Goth_Skunkpositions and apologize for any confusion they may have caused. Unless their intent WAS to provoke a sleeping lion, in which case... here we are.07/31/2015 - 3:20pm
Goth_SkunkAn overreaction that probably would not have happened if Gamasutra's article was the only one ever written. And an overreaction that could have also been calmed had the authors all collectively retracted or written follow-up pieces to clarify their07/31/2015 - 3:20pm
benohawkAndrew, neither side is blameless there. Through poor planning or deliberate attempts to offend those articles did push a bad situation to the worse. and the people who blew up are guilty for their reaction07/31/2015 - 3:19pm
Andrew EisenGoth - And the blame for that rests solely on the ding bats who grossly overreacted to a handful of opinion pieces.07/31/2015 - 3:11pm
Andrew EisenHere's a fun fact: Only two of the authors of the "Gamers Are Dead" articles (of which there are about 12) were on the Game Journo Pros list.07/31/2015 - 3:10pm
Goth_SkunkNo! No! Of course not! Nothing wrong with that at all! Nevermind that those articles spawned a huge, almost year-long consumer revolt and culture war that no one in the industry can deny exists. :^)07/31/2015 - 3:10pm
Andrew EisenThere's also nothing wrong with publishing an opinion you know is going to be unpopular with some. So long as it's genuine, anyway.07/31/2015 - 3:08pm
Andrew EisenEh, could be laziness, lack of imagination, bandwagon hopping or maybe Alexander's article inspired them to publish their own takes. Nothing wrong with that.07/31/2015 - 3:06pm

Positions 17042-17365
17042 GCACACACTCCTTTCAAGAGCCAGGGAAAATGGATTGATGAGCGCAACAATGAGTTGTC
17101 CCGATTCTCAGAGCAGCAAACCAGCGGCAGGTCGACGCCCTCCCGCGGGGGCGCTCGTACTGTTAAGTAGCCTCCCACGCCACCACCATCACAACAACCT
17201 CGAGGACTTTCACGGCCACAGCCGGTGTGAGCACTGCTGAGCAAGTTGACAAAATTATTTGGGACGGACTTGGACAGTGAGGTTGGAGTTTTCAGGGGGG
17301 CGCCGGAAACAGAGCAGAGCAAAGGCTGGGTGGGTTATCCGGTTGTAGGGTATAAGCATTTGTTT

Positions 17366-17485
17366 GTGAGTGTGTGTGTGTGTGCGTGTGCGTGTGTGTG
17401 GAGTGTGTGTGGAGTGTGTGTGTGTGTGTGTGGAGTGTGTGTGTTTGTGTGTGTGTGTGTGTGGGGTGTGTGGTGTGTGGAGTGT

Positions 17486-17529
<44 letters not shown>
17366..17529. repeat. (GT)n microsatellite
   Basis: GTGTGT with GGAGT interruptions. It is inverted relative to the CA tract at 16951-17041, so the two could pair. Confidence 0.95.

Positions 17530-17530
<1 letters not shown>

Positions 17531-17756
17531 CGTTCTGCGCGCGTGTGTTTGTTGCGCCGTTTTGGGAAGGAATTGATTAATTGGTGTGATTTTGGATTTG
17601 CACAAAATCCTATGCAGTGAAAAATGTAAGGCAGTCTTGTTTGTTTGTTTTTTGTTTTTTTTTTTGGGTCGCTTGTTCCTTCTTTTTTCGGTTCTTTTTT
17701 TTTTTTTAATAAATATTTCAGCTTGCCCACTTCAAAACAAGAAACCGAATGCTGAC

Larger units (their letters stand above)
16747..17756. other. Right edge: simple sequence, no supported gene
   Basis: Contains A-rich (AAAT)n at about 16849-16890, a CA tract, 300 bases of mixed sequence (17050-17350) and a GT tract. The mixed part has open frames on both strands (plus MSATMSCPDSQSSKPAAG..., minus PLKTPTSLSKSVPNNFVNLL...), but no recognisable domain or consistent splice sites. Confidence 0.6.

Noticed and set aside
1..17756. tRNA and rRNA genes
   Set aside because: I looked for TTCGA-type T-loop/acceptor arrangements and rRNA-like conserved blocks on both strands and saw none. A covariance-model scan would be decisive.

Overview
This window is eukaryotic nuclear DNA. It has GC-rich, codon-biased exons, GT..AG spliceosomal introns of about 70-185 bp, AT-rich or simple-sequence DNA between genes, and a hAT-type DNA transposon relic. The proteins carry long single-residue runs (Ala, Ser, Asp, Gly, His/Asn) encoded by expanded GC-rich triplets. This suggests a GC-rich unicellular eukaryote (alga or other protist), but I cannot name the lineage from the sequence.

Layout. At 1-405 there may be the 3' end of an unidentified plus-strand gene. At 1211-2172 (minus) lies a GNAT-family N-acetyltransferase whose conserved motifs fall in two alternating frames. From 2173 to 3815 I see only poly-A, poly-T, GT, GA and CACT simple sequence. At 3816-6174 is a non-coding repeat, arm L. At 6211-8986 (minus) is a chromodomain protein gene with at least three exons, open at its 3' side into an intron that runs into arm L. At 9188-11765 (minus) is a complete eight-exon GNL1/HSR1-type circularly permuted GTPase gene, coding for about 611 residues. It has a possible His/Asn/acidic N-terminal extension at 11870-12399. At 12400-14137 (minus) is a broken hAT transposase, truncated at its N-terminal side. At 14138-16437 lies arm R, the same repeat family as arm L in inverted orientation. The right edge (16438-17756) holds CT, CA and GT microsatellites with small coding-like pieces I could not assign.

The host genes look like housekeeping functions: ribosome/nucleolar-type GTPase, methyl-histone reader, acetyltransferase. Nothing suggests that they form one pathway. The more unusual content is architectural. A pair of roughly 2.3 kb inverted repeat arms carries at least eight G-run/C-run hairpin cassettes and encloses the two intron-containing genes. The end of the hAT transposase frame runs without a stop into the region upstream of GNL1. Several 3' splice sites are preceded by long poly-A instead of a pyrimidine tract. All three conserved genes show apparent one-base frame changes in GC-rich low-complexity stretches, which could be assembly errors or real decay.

Goth_SkunkIf laziness was indeed the reason other sites produced articles of a similar vein, the laziness must reach levels that would make a cat blush. How lazy does one have to be unable to stop and think "maybe this isn't a good idea...'07/31/2015 - 3:04pm
Andrew EisenThe Mary Sue article title I'm a bit more comfortable being called clickbait as it's a deliberate misdirection but it's done for humor's sake so I personally give such things a pass.07/31/2015 - 3:01pm
Andrew EisenI count six similar titles and two of the authors aren't even journalists, let alone game journalists. It doesn't reek of collusion, it reeks of laziness, if anything. A few others saw Alexander's piece and wrote their own.07/31/2015 - 3:00pm
Goth_Skunkfeed. Additionally, I'm baffled by the irony of someone named 'Infophile' taking a Mary Sue article seriously. Ignoring that I won't give that site a second of my time, that article headline is blatant clickbait and should be ignored on principle.07/31/2015 - 2:58pm
Goth_SkunkI agree with Benohawk: The title of the article meant that the article was worth ignoring. Alas, when 9 additional sites pop up with similarly titled articles of their own, it reeks of collusion and an attempt by the press at large to bite the hands that07/31/2015 - 2:56pm
Andrew EisenAh, okay.07/31/2015 - 2:46pm
benohawkI'm saying that the refrence in the article to the old title would need to be changed well the primary point of the article would be kept the same. Not something that should be an issue if the objective wasn't to be provocative.07/31/2015 - 2:41pm
Andrew EisenYou're saying the article should be altered to fit a different title. I want to know what title you find more appropriate for the copy as is.07/31/2015 - 2:34pm
benohawkIt would take a minor rewrite to the article, but I'd call it 'What is a Gamer' but go for the same point. you don't have to sell to jerks07/31/2015 - 2:33pm
Andrew EisenI still say "clickbait" is thrown around way too casually, to the point where it's completely meaningless. That aside, what alternate title would you suggest?07/31/2015 - 2:22pm